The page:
T LE XIV_AGRICULTURAL RISEARCH. EXTENSION. AND TEACHING
Subtitle A—General Provisions
Sec. 1401. Short title.
Sec. 1402. Findings.
Sec. 1403 Definitions.
Sec. 1404. Responsibilities of the Secretar7 of Agriculture.
Sec. 1405. Joint Council on Food and Agricultural Sciences.
Sec. 1406. National Agricultural Research and Extension Users Advisory Board.
Sec. 1407. Federal ’State partnership.
Sec. 1408. Report of the Secretary of Agriculture.
Sec. 1409. Competitive, special. and facilities research grants.
Sec. 1410. Grants for schools of veterinary medicine.
Sec. 1411. Research facthties.
Sec. 1412. Grants and fellowships for food and agricultural sciences education.
Sec. 1413. Food and human nutrition research and extension program.
Sec. 1414. Animal health and disease research.
Sec. 1415. Extension at 1890 land-grant colleges.
Sec. 1416. Grants to upgrade 1890 land.grant college extension facilities.
Sec. 1417. Research at 1890 land-grant colleges.
Sec. 1418. International agricultural research and extension.
Sec. 1419. International trade development centers.
Sec. 1420. Agricultural information exchange with Ireland.
Sec. 1421. Studies.
Sec. 1422. Authorization for appropriations for certain agricultural research pro-
Sec. 1423. A ation for appropriations for extension education.
Sec. 1424. Contracts, grants, and cooperative agreements.
Sec. 1425. Indirect costs.
Sec. 1426. Cost.reiinburaable agreements.
Sec. 1427. Technolo ’ development
Sec. 1428. Supplemental and alternative crops.
Sec. 1429. Aquaculture.
Sec. 1430 Rangeland research.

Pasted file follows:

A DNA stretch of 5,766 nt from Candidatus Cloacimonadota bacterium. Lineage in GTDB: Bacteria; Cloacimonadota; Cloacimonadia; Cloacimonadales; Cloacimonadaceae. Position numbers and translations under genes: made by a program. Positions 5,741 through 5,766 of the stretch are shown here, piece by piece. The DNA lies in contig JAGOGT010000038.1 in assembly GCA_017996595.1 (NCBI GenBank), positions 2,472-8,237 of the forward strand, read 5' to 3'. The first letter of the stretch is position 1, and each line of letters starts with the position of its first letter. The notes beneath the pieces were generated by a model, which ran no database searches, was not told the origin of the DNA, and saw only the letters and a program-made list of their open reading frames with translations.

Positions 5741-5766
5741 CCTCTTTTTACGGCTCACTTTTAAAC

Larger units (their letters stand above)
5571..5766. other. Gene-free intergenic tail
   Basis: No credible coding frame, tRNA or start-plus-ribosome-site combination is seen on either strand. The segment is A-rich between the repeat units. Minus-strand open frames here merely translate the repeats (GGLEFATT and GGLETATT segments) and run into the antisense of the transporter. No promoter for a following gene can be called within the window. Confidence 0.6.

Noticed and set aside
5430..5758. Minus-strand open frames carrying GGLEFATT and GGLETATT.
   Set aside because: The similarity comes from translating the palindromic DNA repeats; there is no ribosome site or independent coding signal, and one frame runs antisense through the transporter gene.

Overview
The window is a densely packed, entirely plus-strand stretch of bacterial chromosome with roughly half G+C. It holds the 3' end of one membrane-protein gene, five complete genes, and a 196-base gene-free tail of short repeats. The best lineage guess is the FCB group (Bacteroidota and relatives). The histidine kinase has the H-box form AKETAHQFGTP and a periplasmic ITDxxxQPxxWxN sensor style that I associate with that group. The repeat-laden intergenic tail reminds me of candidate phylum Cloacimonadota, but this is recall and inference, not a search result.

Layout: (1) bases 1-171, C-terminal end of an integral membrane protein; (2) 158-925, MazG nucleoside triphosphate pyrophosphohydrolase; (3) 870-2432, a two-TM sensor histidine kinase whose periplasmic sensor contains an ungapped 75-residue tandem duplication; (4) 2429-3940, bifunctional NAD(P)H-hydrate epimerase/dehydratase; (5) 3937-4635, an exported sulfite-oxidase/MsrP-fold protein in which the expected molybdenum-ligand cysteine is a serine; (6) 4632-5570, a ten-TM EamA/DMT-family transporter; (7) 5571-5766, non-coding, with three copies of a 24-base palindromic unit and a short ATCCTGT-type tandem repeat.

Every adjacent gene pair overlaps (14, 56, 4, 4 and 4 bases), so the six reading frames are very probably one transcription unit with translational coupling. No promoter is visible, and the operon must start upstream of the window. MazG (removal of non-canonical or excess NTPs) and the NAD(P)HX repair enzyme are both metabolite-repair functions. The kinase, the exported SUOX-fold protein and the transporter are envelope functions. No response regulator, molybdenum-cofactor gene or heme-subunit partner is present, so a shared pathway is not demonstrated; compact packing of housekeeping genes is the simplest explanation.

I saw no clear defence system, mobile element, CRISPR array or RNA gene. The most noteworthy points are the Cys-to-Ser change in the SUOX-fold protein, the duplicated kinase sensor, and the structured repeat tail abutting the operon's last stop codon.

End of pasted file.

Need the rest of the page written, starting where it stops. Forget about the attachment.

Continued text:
Sec. 1431. Authorization for appropriations for Federal agricultural research facili-
ties.
Sec. 1432. Dairy goat research.
Sec. 1433. Grants to upgrade 1890 land.grant college research facilities.
Sec. 1434 Soybean Research Advisory Institute.
Sec. 1435 Smith-Lever Act.
Sec. 1436. Market expansion research.
Sec. 1437. Pesticide resistance study.
Sec. 1438. Expansion of education study.
Sec. 1439. Critical agricultural materials.
Sec. 1440. Special grants for financially stressed farmers and dislocated farmers.
Sec. 1441 Annual report on family farms.
Sec. 1442. Conforming amendments to tables of contents.
99 STAT. 1358

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4.
Dec. 23 FOOD SECURITY ACT P.L. 99-198
SubUtle B—Human Nutnuøc Rmaath
Sec. 1451. Findi .
Sec. 1452. Human outntiom r zd .
Sec. 1453. D.atary and
Subtatle C—AgT UItUrOI Produc vity R earc
Soc. 1461. it O
Sec. 1452.
1462. Pu
S 146& 1ntorma o udy.
5 1465. R ectth p &
Sec. 1465. C thnabo
Sec. HSI. Re u
Sec. 1462. Ae.—-”
Sec. 1469. inab of data.
Soc. 1470. Author b for approçr ationS.
Sec. 1471. aw date.
1TTLE XV—FOOD SFA AND R A1 PI )V IONS
Subei A—Food Stamp Pr oan
Sec. 1501. Publidy oç atnd mumty mental bealtb nt
Sec. 1502. D ermmabos of food edo Iume.
S 15 Thnfty food pisa.
Sec. 1504 Dd1aa the ddob
Sec. 1505. State and ed
Soc. 1506. Kr of food gamp and mmo’ 4 ity dattThntioo pi r.
S 1507. Cat rdoI th ththty
Sec. 1506. Third posy psymenta .
Sec. 15 E iJ.4 __
Sec. 1510. (mild oopçost psy i
Sec. 1511. ‘ ‘‘e from iiu .r n
Sec. 1512. In ’ fiom . elf .ompl., 7 ...eut _______
Sec. 1512. K ( r .r 1t1 e bu etang and monthly repau ompa. i
Sec. iSit Rwv limitot1
Sec. 1515. D tk form.
Sec. 1515. g 1iay dobfietioe.
Sec. 1517. npIeyment and program.
Sec. 1518 St rin( of p — omianon.
Sec. 1519. A1tor ’i m ’ 1 of anapon
Sm. ism SdoP and ,tandaithmd bece
Sec. 1521. D J-- e ot ankrmat mibmoUnd by retad —
Sec. 15 O t ens
Sec. 15 . ( z for .i4 wptios of omaps
Sec. 1584. Home of opoation.
Sec. 15 tioe of informaboe.
Sm. 1528 Fraud det im.
Sec. 1527. Verth ion.
Sm. ism Phetcçepbm entddobos ea
Sec. 15 . ibs1ity of the
Sec. 1530. R j .— and eotri e odumt3on pr am. ________
153L POnd P p,vçam • r n 00 and meipWded . pp’ oS at
— — mcm . _
i Rated d atm and whelemie food orm .
Sec. 15 . Eài ty oomw of moapoec.
Sec. 1584. of ‘ -
Sen 1530 Fond i’-- 0ntmm$ of em oymet
1531. A inra ’S and r’ ’ ____
Sec. 1527. State y liabdity, qoabty oontro , and aut data p - - l-
Sec. 1531. Qiolity central r’ and penalty moratonum.
Sec. G. aphuml
Se 1540. hInt
154L A orautaOa ‘ ‘ “t mdbonty to ruduce b .
Sec. 1542. ? r ± of fonè .
Sec. ‘ Pumilo Rdo__
S 1- D F doe
Sec. 1561. Ti. of uecoi

99 STAT. 1359

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P.L 99-198 LAWS OF 99th CONG.—lst SESS. Dec. 23